How Descriptive, Diagnostic, Predictive and Prescriptive Analytics Can Be Used To Stop Fraud in Its Tracks

Fraud analytics is a somewhat abstract concept to explain, but becomes easier once you break it down into its core concepts – analytics, the analysis of data or statistics, and fraud – wrongful deception intended to result in financial gain.

Taken together, fraud analytics can be described as the analysis of data to detect financial deception. These procedures can be as simple as scanning a disbursements ledger for proper approval, to building a neural network predictive model to detect fraudulent credit card activity. Fraud analytics has evolved over the years into a very complex field that consists of combining business knowledge with statistics and computer science to better identify and understand the actions and intentions of fraudsters, and even to stop fraudulent activity before it occurs.

Descriptive and Diagnostic Fraud Analytics

Two of the main types of analytics often performed are:

  • descriptive analytics – answering the “What is happening?” question.
  • diagnostic analytics – answering the “Why did something happen?” question.

In practice, descriptive analytics often involve the use of business intelligence tools to summarize and display data to business leaders in the form of dashboards or other types of reports. For example, metrics related to employee spending, such as the number of expenditures at different spending levels, could be gathered in a dashboard for the examinations of trends. Once this is done, trends are often identified, such as a higher proportion of expenditures at a given threshold.

Diagnostic analytics would then determine why this trend is happening. For example, the higher proportion could be a result of receipts being required for all purchases over a given amount.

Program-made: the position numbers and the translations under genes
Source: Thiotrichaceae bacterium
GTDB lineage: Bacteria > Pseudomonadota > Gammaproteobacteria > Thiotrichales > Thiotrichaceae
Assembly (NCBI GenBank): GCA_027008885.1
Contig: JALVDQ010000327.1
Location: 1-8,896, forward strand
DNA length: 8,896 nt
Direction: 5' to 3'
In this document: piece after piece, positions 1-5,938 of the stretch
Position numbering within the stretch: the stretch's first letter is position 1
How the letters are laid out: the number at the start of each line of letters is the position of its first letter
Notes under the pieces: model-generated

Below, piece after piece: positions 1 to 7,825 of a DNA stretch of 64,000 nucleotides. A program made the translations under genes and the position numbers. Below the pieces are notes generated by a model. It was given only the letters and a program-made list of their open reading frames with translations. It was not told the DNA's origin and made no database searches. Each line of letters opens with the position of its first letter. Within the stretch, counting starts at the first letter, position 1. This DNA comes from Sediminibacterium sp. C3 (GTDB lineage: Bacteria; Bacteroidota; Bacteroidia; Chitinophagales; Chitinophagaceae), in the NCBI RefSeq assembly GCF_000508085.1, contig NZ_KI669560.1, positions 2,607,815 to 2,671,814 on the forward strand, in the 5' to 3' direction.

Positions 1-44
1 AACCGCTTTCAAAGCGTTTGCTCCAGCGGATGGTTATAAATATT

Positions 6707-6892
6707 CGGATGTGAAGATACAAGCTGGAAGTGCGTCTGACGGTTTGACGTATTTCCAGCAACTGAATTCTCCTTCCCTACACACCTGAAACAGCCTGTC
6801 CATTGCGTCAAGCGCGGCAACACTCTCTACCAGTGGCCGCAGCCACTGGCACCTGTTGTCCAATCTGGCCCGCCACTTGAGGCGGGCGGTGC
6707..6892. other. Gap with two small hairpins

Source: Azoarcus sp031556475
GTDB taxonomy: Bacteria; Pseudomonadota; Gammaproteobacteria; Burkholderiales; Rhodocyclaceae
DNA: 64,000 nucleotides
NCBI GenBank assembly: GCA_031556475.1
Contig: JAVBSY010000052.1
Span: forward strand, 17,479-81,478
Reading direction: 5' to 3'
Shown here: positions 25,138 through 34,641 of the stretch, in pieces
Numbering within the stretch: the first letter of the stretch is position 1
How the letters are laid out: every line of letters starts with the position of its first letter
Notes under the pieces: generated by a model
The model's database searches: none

Predictive and Prescriptive Fraud Analytics

Once the “What is happening?” and “Why is it happening?” questions have been answered, it is often useful to take fraud analytics a step further and answer the questions of “What’s likely to happen?” and “What to do next?” These questions relate to predictive and prescriptive analytics, respectively.

A predictive fraud analytic related to the previously described employee expenditure scenario would be to determine the likelihood of an employee to commit fraud based on past fraudulent events. This would take into account characteristics of both the expenditure, such as those just under the amount requiring a receipt, and the employee, such as their role, duties, or even yearly salary, to come up with a “profile” of employees and expenditures most likely to indicate that a fraudulent event will occur.

Prescriptive analytics can then answer the question of what to do next. For example, if it is determined that employees under a given level of salary are more likely to commit fraud than those with higher salaries, a higher level of review could be required for these employees’ expenses. Prescriptive analytics would also evaluate the cost and benefit of the solution to make sure that the organization isn’t spending more trying to catch the fraud than it would be losing from the potential fraud.

Overall, fraud analytics is a fascinating domain that can bring enormous value to organizations. With a proper plan and infrastructure in place, not only can organizations identify fraud that is happening within their organization, they can proactively implement policies that would stop fraud before if even starts.

If you have any questions regarding potential fraud schemes, internal controls, or the use of data analytics to detect fraud at your organization, please contact Andrew Trettel, CPA, CFE, CVA at 412-697-5436 or Brian Webster, CPA/ABV/CFF, CVA, CFE, CMA at 412-697-5307 of the Business Advisory group at Schneider Downs.

This article is part of a series supporting International Fraud Awareness Week 2020, additional entries are linked below for reference:


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